new film Asako I & II is premiering at festivals at the moment and manages to be both more conventional and odder than Happy Hour. uses the language of rom-coms sincerely and reflectively without ever feeling smug or condescending. found it utterly beguiling and hilarious for most of its running time but still chewing over the third act machinations; part of me thinks ending half an hour earlier might have made for a more interesting if less satisfying film. both leads give really great performances, particularly Karata in communicating these peaks and troughs of female desire behind an unassertive shell. there's also an unforgettably cold and brutal line delivery in the opening of the closing act that i truly loved. seemed to go down really well with the crowd and there were lots of big laughs which was lovely to see.
Happy Hour is a classic imo but interested if anyone has seen any of his preceding work?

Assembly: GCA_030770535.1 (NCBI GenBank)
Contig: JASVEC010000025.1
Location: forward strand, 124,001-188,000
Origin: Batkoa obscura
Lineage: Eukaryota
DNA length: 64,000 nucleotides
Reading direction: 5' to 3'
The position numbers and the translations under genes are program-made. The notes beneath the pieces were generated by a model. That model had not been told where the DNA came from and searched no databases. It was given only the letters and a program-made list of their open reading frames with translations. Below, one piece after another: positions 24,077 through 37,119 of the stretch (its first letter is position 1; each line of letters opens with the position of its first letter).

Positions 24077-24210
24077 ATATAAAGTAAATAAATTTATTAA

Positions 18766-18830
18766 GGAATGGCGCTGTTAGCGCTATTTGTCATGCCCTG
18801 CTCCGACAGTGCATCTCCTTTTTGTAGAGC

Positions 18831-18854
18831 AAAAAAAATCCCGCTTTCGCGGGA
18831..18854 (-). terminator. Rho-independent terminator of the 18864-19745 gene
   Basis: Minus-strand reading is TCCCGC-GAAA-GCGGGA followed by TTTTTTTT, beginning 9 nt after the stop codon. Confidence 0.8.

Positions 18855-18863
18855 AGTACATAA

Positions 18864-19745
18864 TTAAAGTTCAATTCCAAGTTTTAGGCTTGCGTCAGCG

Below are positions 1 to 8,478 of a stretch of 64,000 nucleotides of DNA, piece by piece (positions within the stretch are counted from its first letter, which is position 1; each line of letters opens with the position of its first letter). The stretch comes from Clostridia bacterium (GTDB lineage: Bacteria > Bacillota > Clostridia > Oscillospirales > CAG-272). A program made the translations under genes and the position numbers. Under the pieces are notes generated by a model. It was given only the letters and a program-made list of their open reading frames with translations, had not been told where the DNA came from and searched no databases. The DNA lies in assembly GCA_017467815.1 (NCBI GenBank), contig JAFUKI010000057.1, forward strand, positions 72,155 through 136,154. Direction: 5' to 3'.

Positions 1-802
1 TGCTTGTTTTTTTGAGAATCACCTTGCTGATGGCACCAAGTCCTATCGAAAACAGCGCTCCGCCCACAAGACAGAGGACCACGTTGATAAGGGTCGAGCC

― devvvine, Thursday, 11 October 2018 13:27 (two years ago) link
I've had mixed feelings about both Happy Hour and Asako I & II. He's great at creating these amazing scenes - the poetry event! the Ibsen earthquake! the Chekhov argument! - but I feel like the plots in both films kinda got in the way of that amazing feeling of just being there with these great people. The plots are weird in both films, the characters do weird stuff. I just want to watch them do some trust exercises for another fifteen minutes or so.
― Frederik B, Thursday, 11 October 2018 19:23 (two years ago) link
happy hour now streaming on mubi, in the uk at least
― devvvine, Saturday, 15 December 2018 16:10 (one year ago) link
only have seen Happy Hour and Heaven Is Still Far Away. the intimacy and transparency of them is really disarming and attractive
― Dan S, Saturday, 29 June 2019 04:23 (one year ago) link